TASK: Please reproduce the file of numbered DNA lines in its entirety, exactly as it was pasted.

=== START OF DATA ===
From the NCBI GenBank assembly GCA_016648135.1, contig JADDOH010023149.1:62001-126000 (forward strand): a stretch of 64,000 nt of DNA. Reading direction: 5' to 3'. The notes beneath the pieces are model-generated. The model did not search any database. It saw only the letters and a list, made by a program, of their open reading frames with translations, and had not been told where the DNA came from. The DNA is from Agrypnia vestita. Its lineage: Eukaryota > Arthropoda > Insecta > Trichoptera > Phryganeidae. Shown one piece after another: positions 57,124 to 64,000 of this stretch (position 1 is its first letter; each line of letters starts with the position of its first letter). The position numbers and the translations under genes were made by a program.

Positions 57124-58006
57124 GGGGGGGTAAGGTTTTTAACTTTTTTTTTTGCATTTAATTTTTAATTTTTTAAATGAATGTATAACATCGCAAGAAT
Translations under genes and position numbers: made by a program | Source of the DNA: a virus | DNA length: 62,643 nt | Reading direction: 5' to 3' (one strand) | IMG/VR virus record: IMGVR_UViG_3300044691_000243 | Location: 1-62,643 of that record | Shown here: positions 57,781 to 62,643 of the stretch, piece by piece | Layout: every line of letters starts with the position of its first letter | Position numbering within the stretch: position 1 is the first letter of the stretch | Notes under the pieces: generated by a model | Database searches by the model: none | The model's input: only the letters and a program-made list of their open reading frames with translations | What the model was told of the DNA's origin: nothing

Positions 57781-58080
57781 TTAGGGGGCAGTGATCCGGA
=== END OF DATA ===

From the NCBI GenBank assembly GCA_016648135.1, contig JADDOH010023149.1:62001-126000 (forward strand): a stretch of 64,000 nt of DNA. Reading direction: 5' to 3'. The notes beneath the pieces are model-generated. The model did not search any database. It saw only the letters and a list, made by a program, of their open reading frames with translations, and had not been told where the DNA came from. The DNA is from Agrypnia vestita. Its lineage: Eukaryota > Arthropoda > Insecta > Trichoptera > Phryganeidae. Shown one piece after another: positions 57,124 to 64,000 of this stretch (position 1 is its first letter; each line of letters starts with the position of its first letter). The position numbers and the translations under genes were made by a program.

Positions 57124-58006
57124 GGGGGGGTAAGGTTTTTAACTTTTTTTTTTGCATTTAATTTTTAATTTTTTAAATGAATGTATAACATCGCAAGAAT
Translations under genes and position numbers: made by a program | Source of the DNA: a virus | DNA length: 62,643 nt | Reading direction: 5' to 3' (one strand) | IMG/VR virus record: IMGVR_UViG_3300044691_000243 | Location: 1-62,643 of that record | Shown here: positions 57,781 to 62,643 of the stretch, piece by piece | Layout: every line of letters starts with the position of its first letter | Position numbering within the stretch: position 1 is the first letter of the stretch | Notes under the pieces: generated by a model | Database searches by the model: none | The model's input: only the letters and a program-made list of their open reading frames with translations | What the model was told of the DNA's origin: nothing

Positions 57781-58080
57781 TTAGGGGGCAGTGATCCGGA